Take as an example the word "knowledge." You can't count it, so it's uncountable. You can't touch or feel it, so it's also abstract.
You'll often hear that you don't use an article with an abstract noun, but this isn't wholly true.
Abstract nouns can be used in a vague or specific context.
Here's an example of "knowledge" in a vague context:
Bill has a lot of knowledge which he uses to his advantage.
In the sentence above, the context is vague because we know that Bill has a lot of knowledge, but we don't know what kind of knowledge. So we don't use an article.
Now let's see it in a specific context:
Bill has the knowledge required for the job.
In the sentence above, we know what kind of knowledge Bill has: the type required for the job. The context isn't vague, so we use a definite article.
So when deciding whether or not to use an article, the important thing is the context, not the noun.
It goes back to what we learned earlier about only using a definite article in specific contexts.
Let's look at some more examples of abstract nouns, first in vague contexts, then in specific contexts:
He loves playing football.
Are you watching the football match tonight?
What do you usually like to eat for breakfast?
The breakfast at the Hilton is delicious!
I used to love school; now I find it a bit boring.
The school I go to is fantastic.
He's always wanted to play chess.
The chess game's been going on for hours.
We're traveling by car; we're just not sure who's yet.
We should take the car to the garage.
See how the vague statements don't take an article, and the ones in specific contexts do.
You don't need to use an article if you're making a general statement about a plural noun. For example:
Be careful! Motorbikes can be dangerous.
Here you aren't talking about a specific motorbike. You are talking about motorbikes in general.
Let's look at some more examples of general statements about a plural noun:
Water parks are so much fun.
I've noticed monkeys seem to really love bananas.
Did you know airplanes are safer than cars?
Those last two examples are a double whammy as they each contain not one but two plural nouns that present general statements. Notice how neither has an article.
Places, people, languages, times, academic subjects, and other proper nouns don't require an article. Here are some examples:
We landed in Paris last night.
Do you think we'll ever land on Mars?
I live on East Street.
Let's go to Central Park.
I'm studying at the University of Chicago.
Don't enter room 237!
The train leaves from platform nine and three-quarters.
**note: the last two examples aren't proper nouns, but they are still places, so I included them.***
Do you know who Mozart was?
I don't know where Mary is.
I'm a fan of actor Idris Elba.
I don't speak French.
Have you ever been to Australia?
I'd love to learn Mandarin.
I can't believe it's already October!
I'll be arriving on Monday evening.
Summertime is my favorite season.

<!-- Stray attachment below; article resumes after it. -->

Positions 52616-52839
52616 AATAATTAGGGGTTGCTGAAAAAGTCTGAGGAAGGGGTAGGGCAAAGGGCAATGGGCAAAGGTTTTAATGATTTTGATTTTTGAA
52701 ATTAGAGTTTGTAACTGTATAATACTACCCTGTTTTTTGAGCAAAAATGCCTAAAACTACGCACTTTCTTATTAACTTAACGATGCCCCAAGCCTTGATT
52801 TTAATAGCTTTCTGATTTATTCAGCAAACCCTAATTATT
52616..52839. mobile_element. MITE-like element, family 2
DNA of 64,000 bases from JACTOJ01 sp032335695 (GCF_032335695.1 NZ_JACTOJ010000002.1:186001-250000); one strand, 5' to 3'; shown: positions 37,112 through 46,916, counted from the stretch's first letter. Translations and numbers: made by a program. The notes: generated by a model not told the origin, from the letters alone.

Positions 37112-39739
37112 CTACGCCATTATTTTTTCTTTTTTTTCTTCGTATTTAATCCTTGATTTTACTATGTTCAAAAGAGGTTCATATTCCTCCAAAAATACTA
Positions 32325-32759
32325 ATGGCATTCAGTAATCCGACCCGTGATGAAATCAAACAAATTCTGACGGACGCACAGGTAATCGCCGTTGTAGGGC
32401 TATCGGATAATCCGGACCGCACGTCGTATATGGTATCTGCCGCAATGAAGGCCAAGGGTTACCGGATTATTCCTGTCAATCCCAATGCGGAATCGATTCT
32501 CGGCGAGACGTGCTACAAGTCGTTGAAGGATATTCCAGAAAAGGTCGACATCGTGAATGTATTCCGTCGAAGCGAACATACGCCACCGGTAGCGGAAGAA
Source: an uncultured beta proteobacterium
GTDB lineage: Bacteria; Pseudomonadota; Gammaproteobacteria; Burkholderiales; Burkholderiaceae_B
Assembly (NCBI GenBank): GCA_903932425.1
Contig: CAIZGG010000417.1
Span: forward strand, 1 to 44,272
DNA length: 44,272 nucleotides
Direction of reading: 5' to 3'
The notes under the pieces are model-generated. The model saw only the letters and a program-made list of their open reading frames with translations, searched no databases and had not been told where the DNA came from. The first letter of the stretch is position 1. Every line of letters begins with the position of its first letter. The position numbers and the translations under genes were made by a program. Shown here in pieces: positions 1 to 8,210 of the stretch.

Everything is so peaceful at nighttime.
**Ok, so that last example isn't a proper noun either, but it's a time, so I included it.**
I'm currently studying History of Art.
Have you done your Geography homework yet?
I'm thinking of doing a Science major.
Another situation when you don't need to use an article is when there's a dependent possessive pronoun.
Dependent possessive pronouns are as follows:
You don't need an article in a sentence with a dependent possessive pronoun because the pronoun replaces the article.
Let's see some examples:
We're going to her house.
Is this your glass?
Why are you talking to my sister?
There is one more thing you need to know about articles. Sometimes an article will precede an adjective instead of a noun. This can happen when an adjective is used in the sentence to modify the noun.
If an adjective modifies the noun, whether or not you'll use "a" or "an" depends on the adjective's beginning sound. For example:
You have an unbelievable house, Shirley.
In the sentence above, the noun "house" begins with the sound "h" - a consonant - so the rule dictates that you should use "a." However, since the adjective "unbelievable" modifies the noun "house," and the adjective begins with the sound "u" - a vowel - you should use "an."
In the first section of this article, I explained that when choosing the correct indefinite article to use, you should look at the sound of the word following the article.
Now you know this applies whether the following word is a noun or an adjective.
Let's see more examples of sentences with adjectives that change which article applies.
That is a beautiful animal.
It's an honorable thing to do.
We live in an extremely large castle.
Notice that the last example includes two modifiers for the noun.
That concludes our comprehensive article about, well, articles. If you found it helpful, check out our other articles about grammatical concepts in our Grammar Book.
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Articles can be tricky to get the hang of due to the rules around a noun being general or specific, as it's not always easy to determine which of the two a sentence is.
But the good news is that with a bit of practice, you'll get it, and once you get it, you won't forget it. Just like riding a bike!